The Basle II provided three suggested methods of calculating the operating risk of a firm. The basic approach allocates capital using gross income as an indicator for the bank’s exposure to operational risk. The Standardised approach divides the bank into business units and lines and uses individual indicators to calculate a department specific level of exposure to operational risk. The final method of calculating operational risk is the internal measurement approach which allows each bank to use individual internal loss data to determine the capital allocation.
Market risk is the risk of movement in the price function of financial instruments, resulting in the loss/gain in value. It is a speculative risk, measured by the probability in potential loss/gain in value of a portfolio. The risk occurs in two separate forms; Systematic market risk is caused by the price movement of all financial instruments due to changes in the macroeconomic climate. Unsystematic risk occurs when an instrument moves out of line with the rest of the market due to internal factors with the issuer. Systematic market risk can be prepared for in event of downturn in the economic climate by capital allocation to the specific risk calculated by the risk adjusted rate on capital. Value at risk is a measure of potential losses incurred to a portfolio due to adverse market price movements often used in risk management. Unsystematic risk can be offset by diversifications of investments into several different countries and/or industries affectively spreading the risk in attempt to avoid huge losses in specific sector investment. The diversification of investment into foreign countries may increase the potential probability of currency risk.
Exchange rate flexibility exposes all firms with a short or long term position in any given currency to currency risk. Globalised markets have lead to increases in multinational firms and foreign investment, increasing the level of foreign exchange and political risks. Any exchange of money in a currency other than the firm’s home currency would be expressed as a purchase of foreign currency. Foreign exchange transactions can involve many forms of on and off balance sheet financial instruments. Duration analysis can be used to compare the value of foreign bond to the foreign or domestic currency interest rates. Measures of net risk exposure for each currency can be assessed using gap analysis and will be equal to the difference between assets and liabilities in each currency.
Political risk arises through the risk of political interference in the operations of a private sector bank, the exposure of which can range between interest rate and exchange regulations to the nationalisation of the financial service industry. The main factors which have been stated as to affect political risk is internal or external armed conflict, democratic government, and government stability.
The level of Liquidity risk can affected by many of the other risks and is defined as the risk that the bank will have insufficient liquid assets on its balance sheet and is therefore unable to fulfil financial commitments without the sale of assets; this is generated from a mismatch in size and maturity of assets and liabilities on the balance sheet or due to loan defaults with a surge of depositor demands. Day to day liquidity risk (funding risk) relates to the daily withdrawals and is predictable due to low depositor withdrawals, if there was a surge of withdrawals then many banks would rely in loans from the interbank market to cover the short term illiquidity. A more unpredictable risk also arising from increased depositor withdrawals is a liquidity crisis. The increase in withdrawals often stems from lack of confidence in the bank, this situation will force the bank to borrow at an elevated interest rate or rely on central bank intervention and deposit insurance to avoid a run. In this situation the central bank can provide provisions in the form of high interest loans or advances, however this is costly and can further damage the banks reputation. Ideally the bank could use a method of maturity matching to guarantee liquidity and eliminate the funding risks. This is the coordination of cash flow by matching the maturity of an asset with the maturity of a liability. This is unlikely to be a widely used approach as asset transformation is a key source of banking profit. Usually the bank will hold a certain level of liquid assets to reassure creditors and signal to the market that the bank is doing well, an increase holding of liquid assets will avoid the liquidity problem but due to a trade off between liquidity and profitability lower return on investments. The most widely used technique of managing banks liquidity is Gap analysis, the liquidity gap is defined by the difference between net liquid assets and unpredictable liabilities. This gives the ability to monitor available capital over time.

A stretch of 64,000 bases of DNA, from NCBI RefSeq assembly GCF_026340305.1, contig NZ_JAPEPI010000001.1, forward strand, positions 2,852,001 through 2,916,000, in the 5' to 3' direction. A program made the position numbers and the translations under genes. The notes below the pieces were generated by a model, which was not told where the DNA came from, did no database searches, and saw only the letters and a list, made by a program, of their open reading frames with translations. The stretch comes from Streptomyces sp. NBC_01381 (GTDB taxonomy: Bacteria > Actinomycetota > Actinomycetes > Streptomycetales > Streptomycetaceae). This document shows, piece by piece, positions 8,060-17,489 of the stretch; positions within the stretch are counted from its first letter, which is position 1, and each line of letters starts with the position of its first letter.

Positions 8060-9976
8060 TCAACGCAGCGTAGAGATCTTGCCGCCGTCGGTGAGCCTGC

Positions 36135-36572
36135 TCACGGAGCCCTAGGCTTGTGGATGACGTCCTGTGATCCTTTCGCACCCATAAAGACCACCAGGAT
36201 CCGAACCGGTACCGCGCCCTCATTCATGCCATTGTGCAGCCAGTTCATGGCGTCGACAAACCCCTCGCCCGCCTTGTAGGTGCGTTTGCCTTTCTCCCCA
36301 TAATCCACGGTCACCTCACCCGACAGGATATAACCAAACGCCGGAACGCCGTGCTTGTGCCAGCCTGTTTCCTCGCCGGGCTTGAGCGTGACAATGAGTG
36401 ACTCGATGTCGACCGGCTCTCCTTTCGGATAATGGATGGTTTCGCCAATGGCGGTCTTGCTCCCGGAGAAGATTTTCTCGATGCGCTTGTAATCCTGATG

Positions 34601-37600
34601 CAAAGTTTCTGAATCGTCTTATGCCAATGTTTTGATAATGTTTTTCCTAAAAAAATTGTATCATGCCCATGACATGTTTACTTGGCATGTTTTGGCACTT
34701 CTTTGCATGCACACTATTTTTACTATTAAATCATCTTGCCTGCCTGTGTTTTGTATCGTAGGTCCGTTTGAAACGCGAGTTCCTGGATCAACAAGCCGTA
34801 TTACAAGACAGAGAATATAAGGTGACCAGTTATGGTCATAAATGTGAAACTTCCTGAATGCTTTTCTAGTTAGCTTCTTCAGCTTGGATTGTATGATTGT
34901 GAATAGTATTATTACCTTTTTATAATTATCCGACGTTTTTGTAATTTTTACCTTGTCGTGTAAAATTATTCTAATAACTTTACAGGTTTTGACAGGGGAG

Financial services differ from other firms because of the high level of financial risks that they assume through the payment and intermediary functions. It is therefore critical to manage the risks faced to ensure solvency and to maximise the firm’s value added. In some cases the management of an individual risk can have a positive or negative effect on another risk which shows that they are not mutually exclusive. Many of the main financial crises have risen from a combination of risks surrounding losses due to poor credit risk management, it is important to highlight diversification of a portfolio and asset liability management as influencing factors in effective risk management as they can reduce the probability of several risks. In the future it is important to continue developing new formal and quantitative risk management processes to ensure continues solvency within the financial services industry.